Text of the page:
A link between heart disease and air pollution is being investigated in a new study published in the British Medical Journal. The amount of fumes in our urban cities could be causing a risk of heart attack, says the study.

Heart disease and air pollution have been studied before, according its writers but this is the first to investigate it on an hour by hour basis.

They quantified hourly risk of heart disease by comparing hospital data on myocardial infarction (heart attack) admissions with the hourly levels - PM10, ozone, CO, NO2, and SO2 - as recorded by monitoring stations across the UK's Air Quality and Data Statistics Database.

The rise and fall of UK's emissions appeared to raise the number of heart attack victims, according to the study published yesterday:

"This large-scale study shows conclusively that your risk of having a heart attack goes up temporarily, for around six hours, after breathing in higher levels of vehicle exhaust," said Dr Jeremy Pearson, of the British Heart Foundation, in a written statement. The British Heart Foundation who co-funded the study,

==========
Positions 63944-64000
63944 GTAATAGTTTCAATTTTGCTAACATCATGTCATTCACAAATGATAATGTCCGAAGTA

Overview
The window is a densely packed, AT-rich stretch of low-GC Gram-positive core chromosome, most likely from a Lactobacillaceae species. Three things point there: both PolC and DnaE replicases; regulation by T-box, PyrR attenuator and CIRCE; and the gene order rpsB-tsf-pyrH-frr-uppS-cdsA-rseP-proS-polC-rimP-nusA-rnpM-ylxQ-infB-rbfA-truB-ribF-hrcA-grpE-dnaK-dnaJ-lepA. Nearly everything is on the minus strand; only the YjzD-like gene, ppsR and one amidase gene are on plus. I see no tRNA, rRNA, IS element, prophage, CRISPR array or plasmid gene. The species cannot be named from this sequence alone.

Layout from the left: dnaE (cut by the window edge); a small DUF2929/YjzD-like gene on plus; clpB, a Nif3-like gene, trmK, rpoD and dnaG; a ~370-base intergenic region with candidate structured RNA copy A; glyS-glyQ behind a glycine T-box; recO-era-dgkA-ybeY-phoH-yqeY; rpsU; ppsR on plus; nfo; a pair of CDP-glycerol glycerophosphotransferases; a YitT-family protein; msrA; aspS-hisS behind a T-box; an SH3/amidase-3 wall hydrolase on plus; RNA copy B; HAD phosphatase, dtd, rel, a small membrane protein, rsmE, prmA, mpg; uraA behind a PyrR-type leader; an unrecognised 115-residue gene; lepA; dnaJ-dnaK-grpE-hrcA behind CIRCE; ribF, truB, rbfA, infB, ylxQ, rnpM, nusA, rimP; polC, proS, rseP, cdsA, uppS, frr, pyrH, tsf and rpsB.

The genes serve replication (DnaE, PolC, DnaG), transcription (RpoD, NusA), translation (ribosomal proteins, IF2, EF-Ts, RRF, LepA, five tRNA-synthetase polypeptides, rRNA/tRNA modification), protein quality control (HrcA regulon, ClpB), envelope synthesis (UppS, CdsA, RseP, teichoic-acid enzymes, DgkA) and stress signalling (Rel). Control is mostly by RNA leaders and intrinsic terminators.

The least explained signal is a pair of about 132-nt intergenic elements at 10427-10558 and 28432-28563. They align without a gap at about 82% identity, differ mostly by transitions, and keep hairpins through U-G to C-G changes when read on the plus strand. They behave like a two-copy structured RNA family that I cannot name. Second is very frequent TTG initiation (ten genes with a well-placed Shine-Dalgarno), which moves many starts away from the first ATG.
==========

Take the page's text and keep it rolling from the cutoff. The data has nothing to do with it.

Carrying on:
79,000 heart attacks occured in the course of the study, which took data from between 2003-2006. Their data further suggests that a period when traffic was highest, and levels of pollutants greatest caused numbers of heart attacks.